The Ibanez court decision only applies in MA. It does not mean that delinquent borrowers in MA or anywhere else are likely to be able to win forgiveness of their loans because the information about the lien holder of their mortgage is not up to date. But the Courts in MA have made clear that all of the documentation (and fees) must be up to date before a foreclosure proceeds. This will add expense for banks, but will really not affect the overall flow of foreclosures nationally.

Perhaps the most striking aspect of the Ibanez decision is the light it sheds on the huge liability facing large banks from the investors who purchased hundreds of billions of dollars in private label RMBS. One of the reasons that my firm remains cautious about the outlook for Bank of America, Wells Fargo and JPMorgan Chase is the huge liabilities facing these banks from investors in and insurers of private label RMBS that, in many cases, have significant defects between the note and the underlying mortgage.

In the case of MA, at least, these defects in the collateral lien on the underlying mortgage may leave investors open to large losses and expenses related to defending their rights and pursing claims on negligent financial institutions, lawyers and other professionals. As we wrote in The Institutional Risk Analyst last week when we proposed a “Brady Plan” for the mortgage sector: “This is the choice: address the problem in the mortgage sector now with restructuring and thereby jump-start the U.S. economy, or face years of additional uncertainty and losses for the banking system as we ‘extend and pretend’ under Obama and Geithner.”


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yes-the private label stuff is dangerous and as Peter Briger at Fortress put the situation with this and all busted assets from HF,PE and other financials that need liquidating “5 years of inter creditor warfare. The credit-to-credit litigation will be enormous!”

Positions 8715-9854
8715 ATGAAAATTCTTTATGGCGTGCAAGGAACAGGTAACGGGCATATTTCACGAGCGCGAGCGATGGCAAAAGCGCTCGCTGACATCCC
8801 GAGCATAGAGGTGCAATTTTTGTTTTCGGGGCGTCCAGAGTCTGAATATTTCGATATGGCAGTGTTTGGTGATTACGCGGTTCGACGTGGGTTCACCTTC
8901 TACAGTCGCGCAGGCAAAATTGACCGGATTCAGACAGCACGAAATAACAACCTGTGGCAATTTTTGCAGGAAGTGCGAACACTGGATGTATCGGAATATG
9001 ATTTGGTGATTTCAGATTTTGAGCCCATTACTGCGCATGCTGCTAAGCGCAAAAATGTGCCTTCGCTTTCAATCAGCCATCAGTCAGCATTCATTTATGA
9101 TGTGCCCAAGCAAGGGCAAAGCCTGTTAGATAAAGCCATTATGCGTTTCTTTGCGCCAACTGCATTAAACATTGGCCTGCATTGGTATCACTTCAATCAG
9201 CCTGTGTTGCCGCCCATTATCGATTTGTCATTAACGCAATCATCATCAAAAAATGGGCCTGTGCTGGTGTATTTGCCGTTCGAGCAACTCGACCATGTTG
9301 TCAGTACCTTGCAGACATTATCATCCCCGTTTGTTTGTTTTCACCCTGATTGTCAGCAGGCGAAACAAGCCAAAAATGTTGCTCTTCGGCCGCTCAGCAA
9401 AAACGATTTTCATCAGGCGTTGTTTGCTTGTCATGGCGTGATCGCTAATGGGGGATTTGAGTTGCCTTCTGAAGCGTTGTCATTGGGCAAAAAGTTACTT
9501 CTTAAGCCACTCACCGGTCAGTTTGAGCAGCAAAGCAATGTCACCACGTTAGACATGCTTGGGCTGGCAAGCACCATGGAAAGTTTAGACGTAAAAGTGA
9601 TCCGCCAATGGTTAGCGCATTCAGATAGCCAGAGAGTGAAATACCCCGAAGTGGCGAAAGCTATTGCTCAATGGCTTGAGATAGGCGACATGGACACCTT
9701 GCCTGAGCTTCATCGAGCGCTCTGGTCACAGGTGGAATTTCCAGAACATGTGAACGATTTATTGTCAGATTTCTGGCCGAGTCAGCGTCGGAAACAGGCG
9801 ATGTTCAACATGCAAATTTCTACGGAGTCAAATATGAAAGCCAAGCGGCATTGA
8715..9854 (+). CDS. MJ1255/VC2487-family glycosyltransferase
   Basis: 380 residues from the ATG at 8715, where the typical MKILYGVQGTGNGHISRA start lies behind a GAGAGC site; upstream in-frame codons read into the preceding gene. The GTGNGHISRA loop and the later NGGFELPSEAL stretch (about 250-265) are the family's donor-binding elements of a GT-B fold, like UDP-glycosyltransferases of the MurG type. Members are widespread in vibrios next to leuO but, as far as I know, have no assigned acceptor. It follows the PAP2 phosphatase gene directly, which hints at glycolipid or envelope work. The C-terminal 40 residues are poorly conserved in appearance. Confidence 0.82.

Posted by 1m3 | Report as abusive

From Ernest Hemingway, Islands in the Stream … There is no one truth, its all true.

Posted by NevermindReadIt | Report as abusive

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this is all very sad. Just avoid banks, give thanks for what you have, and stay out of the way of all this. Now comes a whole new economic system and way of life. The old one crashed and burned. It’s gone.

Posted by gramps | Report as abusive

Really gramps? Better break out your heliograph then, this stuff is surely going to quit working.

New tools will be found to grease the wheels, it’s just going to be a stuttering until the paradigm quits shifting in the sector.

Posted by dzoo35 | Report as abusive

[…] funds urge banks to probe loan rulesFinancial TimesReuters Canada -Courthouse News Service -Reuters Blogs (blog)all 845 news […]

Posted by Putting the Brake on Foreclosures – Valley Advocate | Report as abusive

A beautifully written and throughly misleading piece.
One has to wonder what his “Risk Analysis” stand was, back when all of the freshwater economists were poo-pooing the obvious fraud that the industry was so eagerly engaged in.

Despite false claims that “nobody-could-see-this-coming” many did.

At this point, there are all types of flavors of “how do we corrupt established rules” to prevent the widespread fraud from taking down the insolvent banking sector.

Most sickening is the excuses about “saving”; real estate, the economy, homeowners…etc. What Christopher and his lobbying ilk are trying to “save” is the corrupt insolvent institutions that played fast and loose with the law to make a bonus buck.

We don’t need to codify fraud, we need punishment to encourage honest players.

Christopher, the truth is that “The bad guys…” are, in fact, the banksters. No amount of shuffle and jive are ever going to convince the American people otherwise.

Posted by MediocreFred | Report as abusive

What ever anybody writes or thinks everyone that signs the contract knows if they can make the payment.

Posted by greersferrygirl | Report as abusive

I have been trying to work with Chase Home Finance forever to secure a loan modification. However, Chase has done everything to make this impossible. I would not have believed it if I would not have seen it first-hand. So, I am filing a lawsuit against Chase and/or joining the hundreds of class action lawsuits against them for home loan modification fraud. This will be very expensive for the banks. Just one single lawsuit that the firm that I am working with is filing is seeking $10 million in damages. Wow, I think the big banks will never recover from the huge losses in the MBS and are actually insolvent. Watch and listen to what I say. Their stock is going to plummet, because the government will not assist them again. Bank of America, Chase, GMAC, etc. are insolvent. Just like in the 1930s, but they don’t want to admit it yet. They are going to be hit with tens of thousands of lawsuits along with millions of people declaring bankruptcy and strategic defaulting on over-priced properties in a glutted real estate market. Mark my words. I told you ahead of time.

Posted by DavidBFullerton | Report as abusive